• In Naples, a friend told of a particularly bold crook that grabbed a ladies bag on the train platform and dragged he along with it until she finally let go.
  • Snatch and grabs from motorcycles and mopeds are common, too. Be aware of motorcycle and moped engines accelerating toward you, especially from behind. If you are walking with friends, always carry a side bag between you.
  • The one time I was robbed in my sleep, everyone in our group was exhausted and nearly all of us removed our security wallet located under our shirts or jackets. That was a big mistake. All our cash was taken except one girl who had a small amount of money stashed in a pocket.
    Exchanging money on the street is a set up for a scam. The con artist will count out your cash for the exchange, then when you look down to count your cash to hand over, they will turn over the wallet in their hand and only give you a single bill wrapped around a lot of newspaper.
  • People in groups I have been a part of were surrounded by a dozen children who wave papers in their face and pat them while raising a raucous noise. While they are distracting you, backing you into a corner they empty pockets, purses and backpacks in a flash and then are gone.

These are just some of the things I have heard or seen. Send me a story of a different occurrence and I will gladly add it to the list.

Carefully select the type of bags and wallets you plan to carry while traveling. Years ago we were given a back pack that has a cooler in the bottom. This is a great place to put cold drinks, but it also serves as an extra layer of protection from someone slicing open the bottom of the backpack.

A comfortable security wallet is ideal for the bulk of your cash, tickets, passports and credit cards. Security wallets worn around the neck and on the outside of your shirt are NOT security wallets. A security wallet is worn under your outer shirt with a strap that goes over the neck and one arm. It is stowed under an arm, which ever side is comfortable, much like a gun sling worn under a detectives jacket.

Never pull a security wallet out in public. Keep a small amount of cash in an outer pocket for small purchases. Larger purchases are typically made in more secure locations anyway. Do not flash your wallet or it's strap in public for any reason.

More recently, when I am not carrying so much, I have taken to wearing a belt pack (also called a fanny pack). Like a back pack or side bag, do not over stuff it, making it look like a juicy target. Despite the name "fanny pack" DO NOT wear it behind your. I like wearing it on the side and I keep a hand on it at all times.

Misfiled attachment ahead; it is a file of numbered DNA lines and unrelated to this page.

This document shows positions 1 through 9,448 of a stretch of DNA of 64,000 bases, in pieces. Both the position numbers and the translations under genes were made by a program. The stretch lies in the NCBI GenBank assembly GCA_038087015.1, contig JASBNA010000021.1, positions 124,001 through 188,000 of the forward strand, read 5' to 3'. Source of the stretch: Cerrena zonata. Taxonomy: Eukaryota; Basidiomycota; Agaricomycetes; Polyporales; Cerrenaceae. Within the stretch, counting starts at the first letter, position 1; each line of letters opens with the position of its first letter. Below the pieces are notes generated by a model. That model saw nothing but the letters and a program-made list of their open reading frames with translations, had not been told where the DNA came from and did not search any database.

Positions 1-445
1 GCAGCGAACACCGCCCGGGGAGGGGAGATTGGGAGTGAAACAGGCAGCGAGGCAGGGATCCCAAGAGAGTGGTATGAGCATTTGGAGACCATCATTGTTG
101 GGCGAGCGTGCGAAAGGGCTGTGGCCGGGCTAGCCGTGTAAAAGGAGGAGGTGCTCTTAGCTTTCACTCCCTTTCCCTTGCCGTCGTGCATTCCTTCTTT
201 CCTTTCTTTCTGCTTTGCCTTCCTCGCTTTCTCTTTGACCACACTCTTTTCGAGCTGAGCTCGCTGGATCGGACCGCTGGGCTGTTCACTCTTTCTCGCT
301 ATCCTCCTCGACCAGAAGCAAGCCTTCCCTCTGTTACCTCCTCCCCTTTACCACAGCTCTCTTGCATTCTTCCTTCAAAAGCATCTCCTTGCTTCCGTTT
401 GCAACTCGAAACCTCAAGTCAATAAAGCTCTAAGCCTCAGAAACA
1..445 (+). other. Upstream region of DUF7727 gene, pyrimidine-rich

When selecting a bag, do not use a bag with a thin flimsy strap or string holding it on. Small straps are easily broken or cut and without your knowledge can be slipped right through your fingers.

Finally, do not select back packs and side bags that hang open. There are only two acceptable types of closures in my opinion:
  1. Medium to heavy zipper. The best because they can be closed and not seen in at all. Light zippers can be pulled open without actually unzipping the closure. Also, I like zippers with loops on the end that will accommodate a locking metal loop of some kind that will hold the zipper sealed. Yeah, it may be harder for you to get in to, but it is harder for a pick pocket to get in to also.
  2. Draw string flap combination. This is a draw string that closes the top of the bag then a flap folds over the draw string and locks down. And use the lock! The best I have seen are draws and flaps that hook in to some sort of metal locking loop like that used on a zipper.

On a small side note, when checking baggage on the airplane, do not use locks. If your bag requires a legal search, they will either break the lock or cut open the back. In either case it would be a lose for you. Instead, go to your local walmart or electric supply house and purchase cable ties. They are plastic and discourage casual theft but they also allow for legal searches without damaging any of your belongings.

Also, when zipping up your bags, always ensure the zipper draws are centered on a handle. The tendency is to zip the zippers all in one direction around to the back of the back. If your bag is backwards when the crew are unloading, if there is no handle, they will naturally grab the zipper draw. Frequently that results in the inevitable tearing or opening of your luggage.

Clothing, knowledge, awareness and the type of bag you carry can play a large part in your safety in any city around the world. When traveling in any cities you are not familiar with, just be careful!

2011 Disney Wonder Panama Canal Cruise Index